"That's nice, hun, go make sure your brother isn't running with scissors." The voice of Jeff returned as the girl's voice faded into another room. When he continued, his tone was much more somber. "You're always welcome for the holidays, Mandi. Wav me if you can make it out."

His mother watched the screen as it blanked and the PADD trilled the end of the communication. Spock had trouble focusing on her in the dimness—when it intensified upon the blanking of the screen, he was nearly incapable of seeing her expression. What he did see, however, was the trail of wetness on her cheek—the dimness didn't hide the hitch in her breathing as she tapped the screen, or the sniff she emitted as the wav played again.

Spock moved away from the doorway as she replayed the short communication. His mind raced as he assessed the situation—he had never seen his mother cry, but he was well aware of the symptoms associated with the verb and the nature of what it indicated. His mother was sad and something about that fact was unacceptable.

Assuming that her sadness stemmed from the contents of that communication, or a related variable, Spock determined that the fastest method by which to rectify the situation was to accept the offer of boarding from his mother's brother. If seeing these people made her happy—and the inability to do so brought her to tears—then his solution would bring about her happiness again. The question, now, was how to bring this solution to fruition—even he understood that it was a significantly more complicated task than simply accepting the invitation.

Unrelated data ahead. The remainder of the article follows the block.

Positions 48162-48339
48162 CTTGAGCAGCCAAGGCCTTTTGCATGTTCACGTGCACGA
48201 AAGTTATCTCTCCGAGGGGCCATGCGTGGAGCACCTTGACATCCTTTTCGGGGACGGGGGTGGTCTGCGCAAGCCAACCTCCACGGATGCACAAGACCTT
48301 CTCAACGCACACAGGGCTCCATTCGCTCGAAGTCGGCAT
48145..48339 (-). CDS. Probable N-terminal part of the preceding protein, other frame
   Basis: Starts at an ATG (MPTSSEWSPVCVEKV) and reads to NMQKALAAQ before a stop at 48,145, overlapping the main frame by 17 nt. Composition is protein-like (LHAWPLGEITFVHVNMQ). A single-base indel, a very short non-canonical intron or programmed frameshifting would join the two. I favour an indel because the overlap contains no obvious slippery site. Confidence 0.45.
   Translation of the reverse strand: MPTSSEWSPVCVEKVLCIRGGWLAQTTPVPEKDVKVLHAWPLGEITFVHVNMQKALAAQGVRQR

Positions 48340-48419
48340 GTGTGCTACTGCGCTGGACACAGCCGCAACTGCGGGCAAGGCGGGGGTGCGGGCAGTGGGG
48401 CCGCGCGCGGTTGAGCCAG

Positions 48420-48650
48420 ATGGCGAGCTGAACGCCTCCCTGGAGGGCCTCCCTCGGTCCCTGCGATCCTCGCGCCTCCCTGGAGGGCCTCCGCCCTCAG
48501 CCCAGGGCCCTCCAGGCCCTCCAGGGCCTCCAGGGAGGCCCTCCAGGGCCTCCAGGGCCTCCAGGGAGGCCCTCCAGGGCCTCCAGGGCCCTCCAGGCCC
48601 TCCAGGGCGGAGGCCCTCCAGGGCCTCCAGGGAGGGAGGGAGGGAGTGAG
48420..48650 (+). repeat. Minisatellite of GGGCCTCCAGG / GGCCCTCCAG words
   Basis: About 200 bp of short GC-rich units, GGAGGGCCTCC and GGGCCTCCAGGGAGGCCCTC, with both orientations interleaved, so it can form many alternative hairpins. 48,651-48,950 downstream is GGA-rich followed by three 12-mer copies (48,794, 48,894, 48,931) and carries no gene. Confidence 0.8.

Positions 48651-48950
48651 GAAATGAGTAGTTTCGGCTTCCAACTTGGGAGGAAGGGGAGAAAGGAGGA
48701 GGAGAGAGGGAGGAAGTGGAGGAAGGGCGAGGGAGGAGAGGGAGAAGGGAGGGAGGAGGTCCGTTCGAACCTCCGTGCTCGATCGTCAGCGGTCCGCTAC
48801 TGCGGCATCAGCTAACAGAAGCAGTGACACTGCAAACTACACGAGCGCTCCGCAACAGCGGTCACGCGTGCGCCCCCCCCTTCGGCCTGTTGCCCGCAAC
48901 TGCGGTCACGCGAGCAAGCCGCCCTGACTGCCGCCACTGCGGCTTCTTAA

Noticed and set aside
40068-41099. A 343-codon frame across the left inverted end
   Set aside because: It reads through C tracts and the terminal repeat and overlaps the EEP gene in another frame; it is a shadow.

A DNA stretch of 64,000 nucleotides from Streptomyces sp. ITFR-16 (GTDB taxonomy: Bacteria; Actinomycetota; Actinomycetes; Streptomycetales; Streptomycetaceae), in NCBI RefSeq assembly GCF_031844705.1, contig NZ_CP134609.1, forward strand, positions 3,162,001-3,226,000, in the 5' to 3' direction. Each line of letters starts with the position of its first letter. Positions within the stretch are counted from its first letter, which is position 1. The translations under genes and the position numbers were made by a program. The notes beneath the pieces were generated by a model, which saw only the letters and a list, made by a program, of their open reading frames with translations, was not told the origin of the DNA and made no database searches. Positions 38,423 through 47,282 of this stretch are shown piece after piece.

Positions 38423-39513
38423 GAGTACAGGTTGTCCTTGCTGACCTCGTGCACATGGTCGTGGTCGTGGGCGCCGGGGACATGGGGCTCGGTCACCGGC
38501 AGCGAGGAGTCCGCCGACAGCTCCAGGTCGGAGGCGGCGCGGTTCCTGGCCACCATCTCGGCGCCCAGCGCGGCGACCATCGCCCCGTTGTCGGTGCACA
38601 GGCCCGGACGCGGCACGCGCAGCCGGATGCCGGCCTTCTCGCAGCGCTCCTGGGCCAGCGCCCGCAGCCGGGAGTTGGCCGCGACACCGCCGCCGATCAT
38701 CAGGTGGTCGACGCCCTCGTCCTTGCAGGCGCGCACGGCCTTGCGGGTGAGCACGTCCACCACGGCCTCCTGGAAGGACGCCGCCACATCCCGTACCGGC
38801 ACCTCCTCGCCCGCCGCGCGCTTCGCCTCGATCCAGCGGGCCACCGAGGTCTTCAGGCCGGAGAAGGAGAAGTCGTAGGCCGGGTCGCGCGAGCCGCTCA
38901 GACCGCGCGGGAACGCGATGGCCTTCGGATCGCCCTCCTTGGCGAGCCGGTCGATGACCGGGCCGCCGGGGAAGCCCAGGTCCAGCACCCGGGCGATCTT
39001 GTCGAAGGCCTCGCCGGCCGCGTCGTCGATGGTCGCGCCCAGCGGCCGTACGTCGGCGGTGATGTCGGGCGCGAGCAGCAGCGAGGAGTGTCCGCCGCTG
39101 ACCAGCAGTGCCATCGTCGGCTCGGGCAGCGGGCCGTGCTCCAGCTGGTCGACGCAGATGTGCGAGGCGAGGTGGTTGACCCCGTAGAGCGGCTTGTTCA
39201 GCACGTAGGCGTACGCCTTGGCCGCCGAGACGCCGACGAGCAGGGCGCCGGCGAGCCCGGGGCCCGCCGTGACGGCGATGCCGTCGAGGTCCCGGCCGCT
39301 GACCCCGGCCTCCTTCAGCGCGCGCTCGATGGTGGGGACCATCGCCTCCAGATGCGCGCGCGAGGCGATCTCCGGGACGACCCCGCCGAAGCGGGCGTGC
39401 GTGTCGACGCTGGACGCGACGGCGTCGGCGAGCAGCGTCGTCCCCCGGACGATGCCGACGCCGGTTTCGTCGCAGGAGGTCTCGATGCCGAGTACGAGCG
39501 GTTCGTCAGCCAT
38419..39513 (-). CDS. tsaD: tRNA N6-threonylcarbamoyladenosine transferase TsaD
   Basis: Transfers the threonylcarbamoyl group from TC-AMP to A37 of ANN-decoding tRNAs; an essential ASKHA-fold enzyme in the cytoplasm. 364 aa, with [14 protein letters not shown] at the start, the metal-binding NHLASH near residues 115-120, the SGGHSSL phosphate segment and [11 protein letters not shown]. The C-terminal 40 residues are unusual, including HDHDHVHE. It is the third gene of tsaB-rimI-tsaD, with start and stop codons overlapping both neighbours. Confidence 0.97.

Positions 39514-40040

Vulcan and Earth were very far apart.

After several moments of contemplation, Spock concluded that the person most capable of rendering aid was his father. This brought new issues, however—now Spock had to find a way to convince his father to undertake this particular course of action. How? His mind questioned and was simultaneously answered by the word: Logically.